“In fact, we were able to access records dated more than one year back,” wrote Elcomsoft’s CEO Vladimir Katalov in a blog post.

Users can set iCloud to store their browsing history so that it’s available from all connected devices. The researchers found that when a user deletes that history, iCloud doesn’t actually erase it but keeps it in a format invisible to the user.

The company discovered the issue with its Phone Breaker product, a forensic tool designed to streamline the extracting files from an iCloud account.

Keeping a copy of a user’s browser history can certainly be “invaluable for surveillance and investigations,” Katalov said. But it’s unclear if Apple knew that its iCloud service was storing the deleted records.

On Thursday, Apple didn’t immediately respond to a request for comment but since Elcomsoft’s blog post went live, Apple appears to be “purging” older browser history records from iCloud, the forensics firm said.

“For what we know, they could be just moving them to other servers, making deleted records inaccessible from the outside,” the blog post said. But now only deleted records as old as only two weeks can be extracted, the company said.

Elcomsoft has previously found that Apple was saving users’ call history to iCloud, but offering no explicit way to turn the synching on or off. At the time, Apple responded that its call synching function was designed for convenience, allowing customers to return phone calls from any device.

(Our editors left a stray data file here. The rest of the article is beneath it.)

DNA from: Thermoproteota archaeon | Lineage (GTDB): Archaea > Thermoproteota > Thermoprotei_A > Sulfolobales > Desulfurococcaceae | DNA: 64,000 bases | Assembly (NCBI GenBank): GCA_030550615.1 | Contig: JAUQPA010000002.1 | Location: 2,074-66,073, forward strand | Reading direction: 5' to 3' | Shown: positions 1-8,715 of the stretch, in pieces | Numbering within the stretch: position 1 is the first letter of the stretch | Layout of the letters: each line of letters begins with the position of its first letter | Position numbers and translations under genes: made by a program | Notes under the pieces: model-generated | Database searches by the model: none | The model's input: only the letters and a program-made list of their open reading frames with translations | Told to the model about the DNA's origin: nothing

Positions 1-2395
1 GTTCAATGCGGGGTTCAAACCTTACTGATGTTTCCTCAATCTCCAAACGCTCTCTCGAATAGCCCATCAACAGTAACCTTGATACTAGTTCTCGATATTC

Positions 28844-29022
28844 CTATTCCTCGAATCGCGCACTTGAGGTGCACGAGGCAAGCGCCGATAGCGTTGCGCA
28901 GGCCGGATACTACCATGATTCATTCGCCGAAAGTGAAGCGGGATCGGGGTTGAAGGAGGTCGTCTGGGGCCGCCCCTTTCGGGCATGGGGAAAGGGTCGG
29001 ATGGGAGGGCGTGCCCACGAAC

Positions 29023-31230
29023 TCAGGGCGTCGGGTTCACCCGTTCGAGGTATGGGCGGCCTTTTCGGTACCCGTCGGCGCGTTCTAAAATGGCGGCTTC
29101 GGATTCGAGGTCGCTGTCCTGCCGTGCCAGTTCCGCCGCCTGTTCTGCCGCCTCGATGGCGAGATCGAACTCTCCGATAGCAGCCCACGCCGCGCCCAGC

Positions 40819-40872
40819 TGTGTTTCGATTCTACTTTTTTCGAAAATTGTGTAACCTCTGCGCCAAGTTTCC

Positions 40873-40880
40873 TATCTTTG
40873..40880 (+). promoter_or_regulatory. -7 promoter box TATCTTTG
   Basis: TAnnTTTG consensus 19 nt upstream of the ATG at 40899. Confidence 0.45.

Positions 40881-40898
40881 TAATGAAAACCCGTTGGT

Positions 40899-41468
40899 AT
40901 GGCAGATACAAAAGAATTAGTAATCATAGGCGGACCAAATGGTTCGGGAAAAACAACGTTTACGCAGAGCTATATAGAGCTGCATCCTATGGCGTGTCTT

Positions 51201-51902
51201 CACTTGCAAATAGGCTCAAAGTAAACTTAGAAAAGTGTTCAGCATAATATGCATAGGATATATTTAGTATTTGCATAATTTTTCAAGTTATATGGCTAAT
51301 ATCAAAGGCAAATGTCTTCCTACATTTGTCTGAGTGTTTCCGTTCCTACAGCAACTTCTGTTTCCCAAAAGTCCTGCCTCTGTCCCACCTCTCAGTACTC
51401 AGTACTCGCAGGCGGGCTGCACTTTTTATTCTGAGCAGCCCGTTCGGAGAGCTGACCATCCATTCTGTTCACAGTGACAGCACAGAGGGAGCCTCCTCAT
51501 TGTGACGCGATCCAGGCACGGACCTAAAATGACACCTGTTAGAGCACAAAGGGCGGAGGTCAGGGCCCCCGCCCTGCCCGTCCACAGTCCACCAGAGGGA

For users concerned about their privacy, Elcomsoft said that they can opt-out of syncing their Safari browsing history from iCloud.

Privacy Groups Appeal To FTC Over Google’s Policy Change

December 21, 2016 by  
Filed under Uncategorized

google-building-3-150x150Privacy groups have made their concerns known to the Federal Trade Commission that Google is encroaching on user privacy through a policy change in June that allows it to combine personally identifiable information with browsing data collected by its DoubleClick digital advertising service.

The complaint, by Consumer Watchdog and Privacy Rights Clearing House, alleged that Google has created “super-profiles” as it can track user activity on Android mobile phones, with an 88 percent market share of smartphones worldwide. The information can also be gleaned “from any website that uses Google Analytics, hosts YouTube videos, or displays ads served by DoubleClick or AdSense,” according to the complaint.